The latest Pride parade and festival has taken place in London, 37 years after 2,000 people joined the UK's first Gay Pride Rally as the gay liberation movement began. Picture: Hall-Carpenter Archives.
In 1977 the Gay Pride Committee urged lesbians and gay men to march to Hyde Park for a giant picnic "to give our movement renewed strength and impetus for another year of positive growth and action".
In 1977 march organisers said: "We are facing increased hostility. The number of people who have come out as gay and kept their jobs is offset by sackings, increased police harassment and organised queer-bashing."
During the 1980s a women-only Lesbian Strength March took place days before the "mixed carnival parade". Organised "by women for women" the lesbian march was "guaranteed not to be swamped by men".
In 1987 Pride organisers called Pride "a day of celebration, with a wide range of social and commercial interests involved, but also a political occasion". That mix of personal, social and political remains evident today.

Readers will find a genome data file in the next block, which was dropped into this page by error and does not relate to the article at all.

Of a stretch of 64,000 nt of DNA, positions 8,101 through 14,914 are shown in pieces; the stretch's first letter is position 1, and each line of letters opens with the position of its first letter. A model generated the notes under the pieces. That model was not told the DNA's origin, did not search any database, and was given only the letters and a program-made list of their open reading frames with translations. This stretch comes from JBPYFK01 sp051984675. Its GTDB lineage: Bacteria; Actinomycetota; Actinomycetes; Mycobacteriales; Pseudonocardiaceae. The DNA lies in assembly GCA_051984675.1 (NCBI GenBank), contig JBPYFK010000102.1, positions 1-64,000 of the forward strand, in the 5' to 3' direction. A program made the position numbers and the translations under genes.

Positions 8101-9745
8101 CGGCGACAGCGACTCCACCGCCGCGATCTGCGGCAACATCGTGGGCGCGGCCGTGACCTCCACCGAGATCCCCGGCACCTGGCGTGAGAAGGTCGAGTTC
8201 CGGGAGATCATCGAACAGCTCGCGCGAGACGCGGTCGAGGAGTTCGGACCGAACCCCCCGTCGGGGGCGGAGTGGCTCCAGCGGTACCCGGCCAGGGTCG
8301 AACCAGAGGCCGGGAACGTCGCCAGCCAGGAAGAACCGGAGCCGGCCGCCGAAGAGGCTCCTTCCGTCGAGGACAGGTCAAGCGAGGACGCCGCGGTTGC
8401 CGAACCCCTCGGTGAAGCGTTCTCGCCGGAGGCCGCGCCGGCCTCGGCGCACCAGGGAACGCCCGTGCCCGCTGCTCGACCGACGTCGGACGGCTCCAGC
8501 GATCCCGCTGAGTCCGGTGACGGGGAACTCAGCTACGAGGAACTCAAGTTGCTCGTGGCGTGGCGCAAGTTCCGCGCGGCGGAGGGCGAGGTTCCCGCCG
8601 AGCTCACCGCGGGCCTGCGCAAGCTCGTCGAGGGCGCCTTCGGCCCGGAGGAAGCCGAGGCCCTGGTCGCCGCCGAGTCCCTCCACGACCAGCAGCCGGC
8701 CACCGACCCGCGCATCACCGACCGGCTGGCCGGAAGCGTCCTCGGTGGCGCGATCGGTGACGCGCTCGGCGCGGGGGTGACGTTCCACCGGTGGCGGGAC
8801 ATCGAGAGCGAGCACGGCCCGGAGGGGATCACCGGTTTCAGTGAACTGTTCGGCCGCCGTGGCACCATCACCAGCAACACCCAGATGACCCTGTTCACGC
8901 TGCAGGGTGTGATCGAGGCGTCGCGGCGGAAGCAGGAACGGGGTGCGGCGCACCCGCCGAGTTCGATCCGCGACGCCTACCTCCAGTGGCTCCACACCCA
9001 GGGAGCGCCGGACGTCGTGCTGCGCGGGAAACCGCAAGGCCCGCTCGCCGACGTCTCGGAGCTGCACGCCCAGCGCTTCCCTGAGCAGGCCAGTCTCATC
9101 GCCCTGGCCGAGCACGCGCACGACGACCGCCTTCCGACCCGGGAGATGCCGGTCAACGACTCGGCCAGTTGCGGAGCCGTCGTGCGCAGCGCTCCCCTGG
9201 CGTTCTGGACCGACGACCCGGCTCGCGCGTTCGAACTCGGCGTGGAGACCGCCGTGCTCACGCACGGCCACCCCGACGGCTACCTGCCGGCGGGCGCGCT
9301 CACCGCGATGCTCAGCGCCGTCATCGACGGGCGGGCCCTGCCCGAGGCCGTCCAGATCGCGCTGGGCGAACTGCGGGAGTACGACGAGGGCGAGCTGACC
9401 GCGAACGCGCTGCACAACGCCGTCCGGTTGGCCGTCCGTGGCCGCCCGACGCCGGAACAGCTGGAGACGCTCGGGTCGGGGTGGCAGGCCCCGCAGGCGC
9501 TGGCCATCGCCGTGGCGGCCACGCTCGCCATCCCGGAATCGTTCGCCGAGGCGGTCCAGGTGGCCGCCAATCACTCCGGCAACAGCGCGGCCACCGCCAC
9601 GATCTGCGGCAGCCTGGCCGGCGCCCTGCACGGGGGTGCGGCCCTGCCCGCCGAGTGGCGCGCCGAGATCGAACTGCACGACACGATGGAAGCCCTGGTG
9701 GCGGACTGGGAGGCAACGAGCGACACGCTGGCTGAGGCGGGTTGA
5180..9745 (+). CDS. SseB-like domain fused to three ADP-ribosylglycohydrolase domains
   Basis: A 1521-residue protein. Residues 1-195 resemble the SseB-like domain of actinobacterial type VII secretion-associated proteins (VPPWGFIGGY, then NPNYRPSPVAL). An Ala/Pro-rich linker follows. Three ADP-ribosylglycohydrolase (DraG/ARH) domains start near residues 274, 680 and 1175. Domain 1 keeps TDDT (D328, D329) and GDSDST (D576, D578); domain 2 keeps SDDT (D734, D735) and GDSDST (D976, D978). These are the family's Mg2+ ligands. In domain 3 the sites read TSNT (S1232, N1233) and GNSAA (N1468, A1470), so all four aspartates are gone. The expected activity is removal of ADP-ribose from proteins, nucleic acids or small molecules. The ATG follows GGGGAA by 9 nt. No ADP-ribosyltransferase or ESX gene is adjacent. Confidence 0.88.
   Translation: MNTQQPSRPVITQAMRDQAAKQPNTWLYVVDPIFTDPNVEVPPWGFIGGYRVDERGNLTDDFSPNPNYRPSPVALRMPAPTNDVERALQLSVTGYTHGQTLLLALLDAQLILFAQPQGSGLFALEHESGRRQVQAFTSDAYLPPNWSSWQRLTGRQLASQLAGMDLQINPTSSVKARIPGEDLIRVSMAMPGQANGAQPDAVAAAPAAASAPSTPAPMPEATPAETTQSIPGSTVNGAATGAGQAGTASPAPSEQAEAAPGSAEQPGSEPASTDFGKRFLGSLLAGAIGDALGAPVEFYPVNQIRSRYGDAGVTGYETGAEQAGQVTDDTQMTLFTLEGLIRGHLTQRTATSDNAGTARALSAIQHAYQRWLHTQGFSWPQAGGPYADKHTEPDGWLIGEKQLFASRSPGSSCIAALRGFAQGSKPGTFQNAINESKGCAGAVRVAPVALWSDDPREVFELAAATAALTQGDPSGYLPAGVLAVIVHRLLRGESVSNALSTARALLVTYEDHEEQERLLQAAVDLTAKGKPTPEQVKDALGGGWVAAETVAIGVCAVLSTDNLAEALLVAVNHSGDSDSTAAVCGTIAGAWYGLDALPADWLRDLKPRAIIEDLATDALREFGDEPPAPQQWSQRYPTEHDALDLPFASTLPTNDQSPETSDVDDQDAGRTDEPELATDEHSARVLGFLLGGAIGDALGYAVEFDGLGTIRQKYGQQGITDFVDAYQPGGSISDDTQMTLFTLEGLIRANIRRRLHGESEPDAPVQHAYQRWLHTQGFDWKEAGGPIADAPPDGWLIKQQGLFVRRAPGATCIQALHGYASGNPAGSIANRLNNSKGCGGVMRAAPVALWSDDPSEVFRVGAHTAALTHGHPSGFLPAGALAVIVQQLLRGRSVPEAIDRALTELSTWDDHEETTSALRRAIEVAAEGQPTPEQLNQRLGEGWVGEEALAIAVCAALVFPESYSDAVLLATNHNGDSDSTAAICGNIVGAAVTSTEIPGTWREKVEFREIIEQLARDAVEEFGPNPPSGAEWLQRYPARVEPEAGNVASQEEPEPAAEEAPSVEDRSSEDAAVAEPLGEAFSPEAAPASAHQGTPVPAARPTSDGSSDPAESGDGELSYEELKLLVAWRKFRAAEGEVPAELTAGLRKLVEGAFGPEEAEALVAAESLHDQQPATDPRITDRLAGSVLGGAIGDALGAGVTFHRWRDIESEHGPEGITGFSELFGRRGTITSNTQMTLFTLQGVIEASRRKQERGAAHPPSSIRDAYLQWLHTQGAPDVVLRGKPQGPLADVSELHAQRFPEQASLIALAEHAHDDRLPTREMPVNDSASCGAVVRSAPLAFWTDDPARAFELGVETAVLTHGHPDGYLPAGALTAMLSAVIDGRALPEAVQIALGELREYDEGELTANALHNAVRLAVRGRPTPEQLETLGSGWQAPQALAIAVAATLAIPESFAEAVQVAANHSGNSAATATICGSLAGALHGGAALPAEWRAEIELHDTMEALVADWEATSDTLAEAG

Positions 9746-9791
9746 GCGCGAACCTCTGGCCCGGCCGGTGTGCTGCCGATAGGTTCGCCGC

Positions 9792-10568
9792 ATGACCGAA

In 1988 coalition group Blacklesbian and Blackgay Pride urged members to "come out, and come out strong". Pride's Black and Asian Minority Ethnic group will host a performance stage at this year's festival.
For many years the Pride parade ended in a huge open-air festival. In 1993 revellers in Brockwell Park were promised mud wrestling, Dannii Minogue and "the most fun you can have with 50,000 people you've never met".
Dozens of support groups and charities get their messages across at Pride. In 1995 the charity Gay Men Fighting Aids handed out sexual health information from a pink tank.
Drag queens in lavish, colourful and often outrageous costumes have become a familiar feature of Pride. In 1997 five marchers paid an eye-catching tribute to the Spice Girls.
As gay visibility grew, pop acts became eager to perform at Pride. In 1997 the Pet Shop Boys headlined the festival at Clapham Common in south London.
Human rights campaigner Peter Tatchell helped organise London's original 1972 march and continues to protest and gather support at Pride.
Between 1999 and 2003 Pride was re-named London Mardi Gras, encouraging a party atmosphere to celebrate advances in lesbian, gay, bisexual and transgender rights.
The charity Pride London has organised the event since 2004, gaining support from figures including actor and gay rights campaigner Sir Ian McKellen.
More than half a million people - including many in drag - turned out for the 2009 Pride festival, which had the theme "Come Out and Play".
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